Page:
EPIC-Oxford: Kidney Stone Risk for Vegetarians not Increased


A report from EPIC-Oxford did not find a higher risk of kidney stones among vegetarians (which included vegans).

Because many vegetarians and vegans eat a high-oxalate diet, I have been interested to see if a prospective study might find a higher risk of kidney stones.

A recently released report from EPIC-Oxford measured the risk of being hospitalized for a kidney stone over the course of five years for people in various diet groups (1). Vegetarians (including vegans) had a 31% lower risk (.69, .48–0.98) as compared to high meat-eaters.

The other diet groups were:

Moderate meat-eaters, 50–99 g of meat per day – 0.80 (.57–1.11)
Low meat-eaters, < 50 g of meat per day – 0.52 (.35–0.80)
Fish-eaters – .73 (.48–1.11)

Oxalate intake was not measured.

I have updated Oxalate at VeganHealth.org with this info.

The authors also found a correlation between zinc intake and kidney stones. However, this finding barely reached statistical significance and the rate of kidney stones were very low in this population (.6% over five years). Kidney stones were not a common enough side effect in the recent Cochrane Database Analysis of clinical trials on zinc to be mentioned in their report.

Considering all of this, I am not worried that a modest zinc supplement will lead to a kidney stone.

Support JackNorrisRd.com

If you like my posts, please like my posts! Or share them. Thank you!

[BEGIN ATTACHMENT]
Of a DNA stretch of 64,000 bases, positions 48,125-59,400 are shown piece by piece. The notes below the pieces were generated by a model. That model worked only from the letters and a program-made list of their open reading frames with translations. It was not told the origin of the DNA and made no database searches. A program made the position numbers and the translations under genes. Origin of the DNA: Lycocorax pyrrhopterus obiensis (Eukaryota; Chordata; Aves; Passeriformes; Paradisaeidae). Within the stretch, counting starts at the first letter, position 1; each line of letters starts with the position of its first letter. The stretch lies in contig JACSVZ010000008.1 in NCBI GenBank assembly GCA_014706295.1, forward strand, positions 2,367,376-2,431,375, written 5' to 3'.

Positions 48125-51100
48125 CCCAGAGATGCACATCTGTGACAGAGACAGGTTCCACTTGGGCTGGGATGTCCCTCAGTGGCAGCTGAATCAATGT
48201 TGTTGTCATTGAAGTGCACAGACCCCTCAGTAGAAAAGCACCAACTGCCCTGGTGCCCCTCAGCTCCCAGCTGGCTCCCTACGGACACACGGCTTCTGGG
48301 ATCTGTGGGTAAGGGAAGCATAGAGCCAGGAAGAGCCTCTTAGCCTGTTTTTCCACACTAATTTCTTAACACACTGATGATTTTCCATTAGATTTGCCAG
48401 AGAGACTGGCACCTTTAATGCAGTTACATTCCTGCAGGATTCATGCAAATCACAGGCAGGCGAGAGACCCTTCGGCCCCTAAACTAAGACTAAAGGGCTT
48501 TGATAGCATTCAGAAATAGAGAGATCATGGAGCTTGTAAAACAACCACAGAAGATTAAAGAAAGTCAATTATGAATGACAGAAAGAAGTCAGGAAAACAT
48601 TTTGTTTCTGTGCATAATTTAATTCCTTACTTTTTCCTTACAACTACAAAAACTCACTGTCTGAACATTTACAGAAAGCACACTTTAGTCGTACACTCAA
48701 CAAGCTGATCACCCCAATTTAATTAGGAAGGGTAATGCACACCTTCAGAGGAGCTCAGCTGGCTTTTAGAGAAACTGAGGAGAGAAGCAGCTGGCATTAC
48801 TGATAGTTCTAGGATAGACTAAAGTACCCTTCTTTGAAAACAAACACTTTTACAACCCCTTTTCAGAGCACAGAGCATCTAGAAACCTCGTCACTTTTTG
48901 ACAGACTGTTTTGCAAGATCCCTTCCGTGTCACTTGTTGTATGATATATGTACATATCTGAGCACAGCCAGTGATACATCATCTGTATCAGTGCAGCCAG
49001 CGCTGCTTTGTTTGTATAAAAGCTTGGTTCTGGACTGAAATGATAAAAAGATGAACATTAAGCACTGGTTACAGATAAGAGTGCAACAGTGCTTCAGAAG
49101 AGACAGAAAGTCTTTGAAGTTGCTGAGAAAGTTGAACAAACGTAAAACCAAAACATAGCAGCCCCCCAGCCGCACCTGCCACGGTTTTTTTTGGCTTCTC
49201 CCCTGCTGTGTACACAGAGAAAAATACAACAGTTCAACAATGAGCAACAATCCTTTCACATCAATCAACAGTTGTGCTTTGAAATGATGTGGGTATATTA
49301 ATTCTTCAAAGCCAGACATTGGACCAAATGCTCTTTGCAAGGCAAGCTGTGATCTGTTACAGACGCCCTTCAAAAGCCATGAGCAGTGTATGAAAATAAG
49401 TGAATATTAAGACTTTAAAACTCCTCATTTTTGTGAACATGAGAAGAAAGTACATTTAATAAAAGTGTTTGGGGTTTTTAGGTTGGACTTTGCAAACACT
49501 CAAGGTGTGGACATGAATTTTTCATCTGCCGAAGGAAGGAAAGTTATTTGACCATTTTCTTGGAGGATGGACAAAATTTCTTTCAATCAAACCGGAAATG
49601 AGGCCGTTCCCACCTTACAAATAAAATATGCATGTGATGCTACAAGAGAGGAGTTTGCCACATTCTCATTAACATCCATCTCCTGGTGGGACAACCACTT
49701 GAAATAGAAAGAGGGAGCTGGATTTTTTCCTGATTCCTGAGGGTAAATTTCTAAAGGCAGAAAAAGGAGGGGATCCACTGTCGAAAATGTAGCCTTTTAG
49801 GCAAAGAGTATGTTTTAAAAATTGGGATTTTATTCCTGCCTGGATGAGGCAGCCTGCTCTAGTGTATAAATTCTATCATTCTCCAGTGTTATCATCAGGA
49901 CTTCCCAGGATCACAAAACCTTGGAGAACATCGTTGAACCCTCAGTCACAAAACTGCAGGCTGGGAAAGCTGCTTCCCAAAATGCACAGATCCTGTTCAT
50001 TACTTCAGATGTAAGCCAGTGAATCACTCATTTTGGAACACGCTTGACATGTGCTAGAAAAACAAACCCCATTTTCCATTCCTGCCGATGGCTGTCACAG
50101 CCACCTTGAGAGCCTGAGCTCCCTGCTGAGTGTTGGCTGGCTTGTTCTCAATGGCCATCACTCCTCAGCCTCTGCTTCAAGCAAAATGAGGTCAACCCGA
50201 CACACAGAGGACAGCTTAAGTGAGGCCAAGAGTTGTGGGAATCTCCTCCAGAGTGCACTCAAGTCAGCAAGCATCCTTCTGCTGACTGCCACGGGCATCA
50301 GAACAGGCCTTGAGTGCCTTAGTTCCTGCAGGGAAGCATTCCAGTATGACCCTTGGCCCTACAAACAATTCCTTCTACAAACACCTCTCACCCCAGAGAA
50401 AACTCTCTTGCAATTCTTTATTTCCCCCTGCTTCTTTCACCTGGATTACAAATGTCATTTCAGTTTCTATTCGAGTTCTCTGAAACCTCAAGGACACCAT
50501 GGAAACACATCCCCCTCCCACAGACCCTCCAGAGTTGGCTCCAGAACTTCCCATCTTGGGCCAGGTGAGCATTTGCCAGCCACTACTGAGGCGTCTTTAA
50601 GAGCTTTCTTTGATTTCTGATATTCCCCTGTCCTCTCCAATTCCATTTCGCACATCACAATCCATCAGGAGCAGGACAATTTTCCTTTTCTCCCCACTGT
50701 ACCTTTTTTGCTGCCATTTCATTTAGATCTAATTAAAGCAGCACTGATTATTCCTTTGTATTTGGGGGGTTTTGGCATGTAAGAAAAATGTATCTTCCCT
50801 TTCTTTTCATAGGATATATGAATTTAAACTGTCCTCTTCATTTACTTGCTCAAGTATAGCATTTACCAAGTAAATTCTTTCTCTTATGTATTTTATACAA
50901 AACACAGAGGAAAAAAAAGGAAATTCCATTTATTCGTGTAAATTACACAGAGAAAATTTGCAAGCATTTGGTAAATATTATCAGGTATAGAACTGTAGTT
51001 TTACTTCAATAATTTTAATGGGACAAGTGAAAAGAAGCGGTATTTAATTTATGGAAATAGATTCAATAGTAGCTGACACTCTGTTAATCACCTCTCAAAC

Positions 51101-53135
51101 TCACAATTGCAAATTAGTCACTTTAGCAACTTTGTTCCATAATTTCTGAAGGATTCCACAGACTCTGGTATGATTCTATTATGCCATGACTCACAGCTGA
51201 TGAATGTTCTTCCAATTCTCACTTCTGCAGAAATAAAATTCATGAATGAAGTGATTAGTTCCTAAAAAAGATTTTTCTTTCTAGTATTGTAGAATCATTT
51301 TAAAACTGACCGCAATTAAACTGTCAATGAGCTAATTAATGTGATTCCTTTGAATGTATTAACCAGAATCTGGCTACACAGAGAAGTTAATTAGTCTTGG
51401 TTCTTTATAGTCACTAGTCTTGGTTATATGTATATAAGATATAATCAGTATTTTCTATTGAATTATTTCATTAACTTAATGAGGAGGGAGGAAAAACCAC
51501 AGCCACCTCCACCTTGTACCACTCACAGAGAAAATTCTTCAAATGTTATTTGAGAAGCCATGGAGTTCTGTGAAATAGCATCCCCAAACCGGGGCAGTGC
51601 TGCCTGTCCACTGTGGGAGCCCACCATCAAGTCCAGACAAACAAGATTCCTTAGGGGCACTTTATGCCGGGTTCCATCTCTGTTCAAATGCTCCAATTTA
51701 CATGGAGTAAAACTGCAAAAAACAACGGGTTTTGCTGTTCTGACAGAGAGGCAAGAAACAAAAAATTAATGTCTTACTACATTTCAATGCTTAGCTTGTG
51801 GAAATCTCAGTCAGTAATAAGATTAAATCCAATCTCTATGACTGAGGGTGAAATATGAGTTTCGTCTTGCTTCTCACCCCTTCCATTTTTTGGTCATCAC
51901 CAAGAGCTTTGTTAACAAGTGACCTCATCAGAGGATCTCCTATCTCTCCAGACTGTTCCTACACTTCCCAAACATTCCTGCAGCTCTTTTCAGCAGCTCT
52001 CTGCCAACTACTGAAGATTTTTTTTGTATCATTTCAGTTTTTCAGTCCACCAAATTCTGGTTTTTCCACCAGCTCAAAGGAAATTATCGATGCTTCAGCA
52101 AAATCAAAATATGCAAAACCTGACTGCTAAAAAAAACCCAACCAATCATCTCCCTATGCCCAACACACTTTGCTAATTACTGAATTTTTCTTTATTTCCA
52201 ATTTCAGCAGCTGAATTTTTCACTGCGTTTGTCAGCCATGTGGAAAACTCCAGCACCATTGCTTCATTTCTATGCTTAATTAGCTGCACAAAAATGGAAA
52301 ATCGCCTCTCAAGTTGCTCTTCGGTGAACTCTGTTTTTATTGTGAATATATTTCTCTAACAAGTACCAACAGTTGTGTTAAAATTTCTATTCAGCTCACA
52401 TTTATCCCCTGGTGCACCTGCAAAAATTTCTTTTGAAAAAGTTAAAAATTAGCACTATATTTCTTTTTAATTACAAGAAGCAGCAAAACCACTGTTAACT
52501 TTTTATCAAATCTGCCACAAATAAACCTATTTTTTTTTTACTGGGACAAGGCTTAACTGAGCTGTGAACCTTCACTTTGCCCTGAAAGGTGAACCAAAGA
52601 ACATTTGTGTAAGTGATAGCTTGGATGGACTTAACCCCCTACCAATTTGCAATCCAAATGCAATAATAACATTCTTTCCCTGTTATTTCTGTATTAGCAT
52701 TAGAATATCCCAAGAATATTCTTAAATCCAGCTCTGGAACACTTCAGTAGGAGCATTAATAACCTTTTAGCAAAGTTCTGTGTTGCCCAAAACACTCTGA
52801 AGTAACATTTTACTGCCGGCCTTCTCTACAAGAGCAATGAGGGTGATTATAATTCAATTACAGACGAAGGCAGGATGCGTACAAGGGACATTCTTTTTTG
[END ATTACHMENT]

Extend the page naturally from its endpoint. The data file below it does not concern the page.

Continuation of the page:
I greatly appreciate donations of any amount (click here).

Purchase anything through these links and JackNorrisRD gets a percentage:


1. Turney BW, Appleby PN, Reynard JM, Noble JG, Key TJ, Allen NE. Diet and risk of kidney stones in the Oxford cohort of the European Prospective Investigation into Cancer and Nutrition (EPIC). Eur J Epidemiol. 2014 Apr 22. [Epub ahead of print] | link

2 Responses to “EPIC-Oxford: Kidney Stone Risk for Vegetarians not Increased”

  1. Dan Says:

    Vegans may be somewhat protected from kidney stones by virtue of their typically lower calcium intake. Of course this protection would be nullified by supplementing with calcium (especially in combination with vitamin D). The large US Women’s Health Initiative (an RCT) showed a significant increase in kidney stones in women assigned to take calcium + vitamin D supplements.


  2. Jack Norris RD Says:


    There’s a lot of evidence that calcium decreases the risk of kidney stones. I can see 1,000 mg per day as being enough to push someone towards kidney stones (as taken the RCT you mention), though the finding was barely significant. I would seriously doubt that dropping one’s calcium intake from about 1,000 mg per day to about 400-600 mg per day would be the reason vegans have lower kidney stone risk. The semi-vegetarians in this EPIC study had even lower risks than the vegans.

Leave a Reply